This change would hit life sciences and technology companies hard as these industries are generally active raising capital and are active in M&A, both areas that often trigger ownership changes. In these situations, a Company’s NOLs are not attributes being trafficked— they rather represent the value of the research, development, and experimentation activities performed by the Company, and they undoubtedly correlate to the future income generated by the Company. Without the ability to use these NOLs, acquirers may attempt to negotiate lower prices to offset the future tax hike, which could depress M&A activity.
Another concerning possible side effect of the proposed rules would be an increase of highly structured transactions attempting to alleviate the impact of the new rules by either attempting to avoid a change through the use of complex equity and debt securities, or complex sale and leaseback transactions prior to a corporate transaction in order to retain the ability to utilize the corporation’s NOLs. Such transactions would generally not be economic based decisions but rather a reaction to these regulations. These unintended consequences are something the Treasury and the IRS should consider prior to finalizing the rules, not to mention more scrutiny from both the IRS and from financial statement auditors on such transactions.
So how would the proposed rules work?
Assume that the target (T) has incurred $500 million in NOLs in the development stage through various rounds of financing. T believes it needs to raise additional capital of $50 million to reach profitability. However, the capital raise will trigger an ownership change under section 382. T currently has $300 million in debt and almost no hard assets, and the parties believe T has a pre-money equity value of $700 million. Assume that the LTTR for the month of the transaction is 2%.
Under existing guidance, T would have a base annual limitation of $14 million ($700 million equity value x 2%) plus recognized built-in gain under the section 338 approach of approximately $66 million annually, for a total annual limitation of $80 million. In total, $400 million ($80 million x 5 years) of the $500 million NOLs will be available during the five-year period following the change, with the remainder becoming available by the end of the next seven years.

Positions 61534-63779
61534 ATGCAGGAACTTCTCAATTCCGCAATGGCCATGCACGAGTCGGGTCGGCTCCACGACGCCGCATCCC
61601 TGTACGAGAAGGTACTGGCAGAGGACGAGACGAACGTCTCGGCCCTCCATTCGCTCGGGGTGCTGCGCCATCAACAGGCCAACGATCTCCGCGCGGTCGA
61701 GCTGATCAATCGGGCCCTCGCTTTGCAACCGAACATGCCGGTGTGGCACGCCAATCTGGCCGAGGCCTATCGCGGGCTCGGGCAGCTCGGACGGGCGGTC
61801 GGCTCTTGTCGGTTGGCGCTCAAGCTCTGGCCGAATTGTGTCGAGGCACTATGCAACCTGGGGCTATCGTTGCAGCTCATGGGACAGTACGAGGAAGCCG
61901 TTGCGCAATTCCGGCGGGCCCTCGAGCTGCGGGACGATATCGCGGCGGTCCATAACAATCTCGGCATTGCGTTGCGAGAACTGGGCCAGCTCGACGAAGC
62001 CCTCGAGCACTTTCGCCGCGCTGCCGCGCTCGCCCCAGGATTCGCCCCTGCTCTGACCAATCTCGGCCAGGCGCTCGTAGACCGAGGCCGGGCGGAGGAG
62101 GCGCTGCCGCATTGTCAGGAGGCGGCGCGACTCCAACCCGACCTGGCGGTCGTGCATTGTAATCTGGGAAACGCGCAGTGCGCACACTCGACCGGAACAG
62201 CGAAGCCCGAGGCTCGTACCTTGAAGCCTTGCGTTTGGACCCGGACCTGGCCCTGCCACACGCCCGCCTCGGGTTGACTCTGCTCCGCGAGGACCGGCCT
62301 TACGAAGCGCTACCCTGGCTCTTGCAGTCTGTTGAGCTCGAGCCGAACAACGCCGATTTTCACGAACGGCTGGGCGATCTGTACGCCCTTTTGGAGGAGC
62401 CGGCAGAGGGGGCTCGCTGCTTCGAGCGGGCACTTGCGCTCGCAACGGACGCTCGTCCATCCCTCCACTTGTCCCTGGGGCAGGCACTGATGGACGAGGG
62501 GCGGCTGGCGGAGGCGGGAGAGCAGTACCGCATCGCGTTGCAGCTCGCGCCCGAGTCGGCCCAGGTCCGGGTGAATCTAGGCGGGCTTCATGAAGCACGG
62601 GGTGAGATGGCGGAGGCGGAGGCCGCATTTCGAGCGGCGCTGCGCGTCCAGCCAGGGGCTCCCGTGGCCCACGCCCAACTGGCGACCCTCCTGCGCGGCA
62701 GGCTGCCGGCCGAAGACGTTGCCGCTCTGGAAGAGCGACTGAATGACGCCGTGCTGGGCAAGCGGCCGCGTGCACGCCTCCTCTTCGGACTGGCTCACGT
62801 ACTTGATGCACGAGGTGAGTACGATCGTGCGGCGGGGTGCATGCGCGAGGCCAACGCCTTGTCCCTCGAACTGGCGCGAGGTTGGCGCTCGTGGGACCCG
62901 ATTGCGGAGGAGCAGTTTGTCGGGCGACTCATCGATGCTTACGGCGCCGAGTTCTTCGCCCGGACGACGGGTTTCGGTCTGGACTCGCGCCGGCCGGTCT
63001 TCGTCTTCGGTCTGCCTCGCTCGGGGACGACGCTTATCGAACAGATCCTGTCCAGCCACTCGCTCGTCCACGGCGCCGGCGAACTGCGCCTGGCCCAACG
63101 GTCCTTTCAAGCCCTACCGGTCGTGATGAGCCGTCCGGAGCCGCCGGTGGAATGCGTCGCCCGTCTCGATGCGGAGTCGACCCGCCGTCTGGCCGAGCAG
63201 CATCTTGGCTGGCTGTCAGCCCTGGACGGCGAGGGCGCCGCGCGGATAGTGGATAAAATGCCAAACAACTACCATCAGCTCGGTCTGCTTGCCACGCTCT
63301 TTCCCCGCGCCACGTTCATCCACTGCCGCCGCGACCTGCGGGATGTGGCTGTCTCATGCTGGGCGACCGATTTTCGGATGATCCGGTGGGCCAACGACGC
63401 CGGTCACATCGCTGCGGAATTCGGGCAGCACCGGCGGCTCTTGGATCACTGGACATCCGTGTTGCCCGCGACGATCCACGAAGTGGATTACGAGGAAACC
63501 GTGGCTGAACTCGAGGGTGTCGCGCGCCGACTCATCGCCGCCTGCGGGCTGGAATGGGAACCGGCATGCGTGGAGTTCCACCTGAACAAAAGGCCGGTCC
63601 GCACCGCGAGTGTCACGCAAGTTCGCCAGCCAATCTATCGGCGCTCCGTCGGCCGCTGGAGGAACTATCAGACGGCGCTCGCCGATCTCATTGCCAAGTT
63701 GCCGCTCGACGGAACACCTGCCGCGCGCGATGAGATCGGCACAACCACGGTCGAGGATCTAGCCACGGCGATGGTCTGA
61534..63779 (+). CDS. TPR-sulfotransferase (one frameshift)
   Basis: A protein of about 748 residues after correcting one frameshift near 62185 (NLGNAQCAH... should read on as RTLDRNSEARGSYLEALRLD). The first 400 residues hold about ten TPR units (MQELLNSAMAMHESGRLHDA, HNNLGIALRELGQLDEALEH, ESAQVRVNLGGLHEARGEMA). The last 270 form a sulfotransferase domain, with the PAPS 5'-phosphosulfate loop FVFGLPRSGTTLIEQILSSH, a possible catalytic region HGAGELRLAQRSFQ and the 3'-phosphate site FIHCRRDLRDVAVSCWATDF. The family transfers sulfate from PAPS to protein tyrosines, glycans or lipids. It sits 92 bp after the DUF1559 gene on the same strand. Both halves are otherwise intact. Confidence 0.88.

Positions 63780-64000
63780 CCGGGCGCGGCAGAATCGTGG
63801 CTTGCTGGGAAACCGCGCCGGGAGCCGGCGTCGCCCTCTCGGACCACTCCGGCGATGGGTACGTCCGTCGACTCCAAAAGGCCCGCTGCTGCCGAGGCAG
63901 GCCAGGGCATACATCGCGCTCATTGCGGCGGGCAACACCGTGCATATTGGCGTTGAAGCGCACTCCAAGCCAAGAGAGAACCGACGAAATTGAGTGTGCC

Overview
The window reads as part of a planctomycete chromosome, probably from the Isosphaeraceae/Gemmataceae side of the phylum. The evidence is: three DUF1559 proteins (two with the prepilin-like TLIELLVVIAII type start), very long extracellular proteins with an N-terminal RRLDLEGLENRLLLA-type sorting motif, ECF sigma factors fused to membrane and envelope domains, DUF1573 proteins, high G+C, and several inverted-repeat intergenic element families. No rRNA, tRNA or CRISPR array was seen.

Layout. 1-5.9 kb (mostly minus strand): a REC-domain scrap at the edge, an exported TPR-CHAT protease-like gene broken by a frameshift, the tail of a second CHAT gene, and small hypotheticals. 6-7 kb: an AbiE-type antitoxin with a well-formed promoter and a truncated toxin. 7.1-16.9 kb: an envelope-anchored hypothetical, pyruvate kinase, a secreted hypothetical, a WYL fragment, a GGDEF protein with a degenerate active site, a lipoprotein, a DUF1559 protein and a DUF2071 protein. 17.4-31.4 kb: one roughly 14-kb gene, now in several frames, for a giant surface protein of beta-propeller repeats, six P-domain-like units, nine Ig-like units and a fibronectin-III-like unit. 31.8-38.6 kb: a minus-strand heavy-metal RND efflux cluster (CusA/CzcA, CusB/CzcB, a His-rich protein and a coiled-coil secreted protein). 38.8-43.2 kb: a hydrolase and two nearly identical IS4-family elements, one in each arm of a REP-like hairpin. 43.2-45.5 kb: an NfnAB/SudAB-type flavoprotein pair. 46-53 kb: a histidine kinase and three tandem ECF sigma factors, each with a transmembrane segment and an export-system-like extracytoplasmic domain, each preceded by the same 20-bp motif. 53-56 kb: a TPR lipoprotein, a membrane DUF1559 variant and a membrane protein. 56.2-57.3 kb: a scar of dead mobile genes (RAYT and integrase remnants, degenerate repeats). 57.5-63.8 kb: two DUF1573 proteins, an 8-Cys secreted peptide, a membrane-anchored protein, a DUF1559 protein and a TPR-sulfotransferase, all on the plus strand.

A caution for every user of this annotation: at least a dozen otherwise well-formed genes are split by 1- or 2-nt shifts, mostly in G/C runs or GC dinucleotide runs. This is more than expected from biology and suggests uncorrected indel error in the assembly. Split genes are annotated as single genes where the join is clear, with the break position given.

Under the proposed rules, barring actual sales of built-in gain assets, in the five years following the transaction, T is limited to $14 million annually and a total of $70 million of NOL utilization. The remaining NOLs would become available at the rate of $14 million per year, and will ultimately only become fully available after 35 years (if they haven’t already expired).
As this example shows, these regulations would represent a significant tax increase to T following the transaction. For many life science and technology companies the proposed rules will negate the benefit of the reduced corporate tax rate enacted in the TCJA, which was, in part, enacted in an attempt to make US companies more competitive globally. These proposed rules would hurt innovation and research and development in the U.S. and would create a disincentive to invest domestically.
When do these rules become effective?
One bit of good news is that these rules are only proposed. There is a comment period during which it is likely that many life science and technology companies and their advisors will raise the aforementioned concerns. Note also that because the regulations would not be effective until finalized, Notice 2003-65 and the beneficial section 338 approach will remain in place until final regulations are issued. As the rules surrounding section 382 are complex, taxpayers facing the above issues should consult with their tax advisors.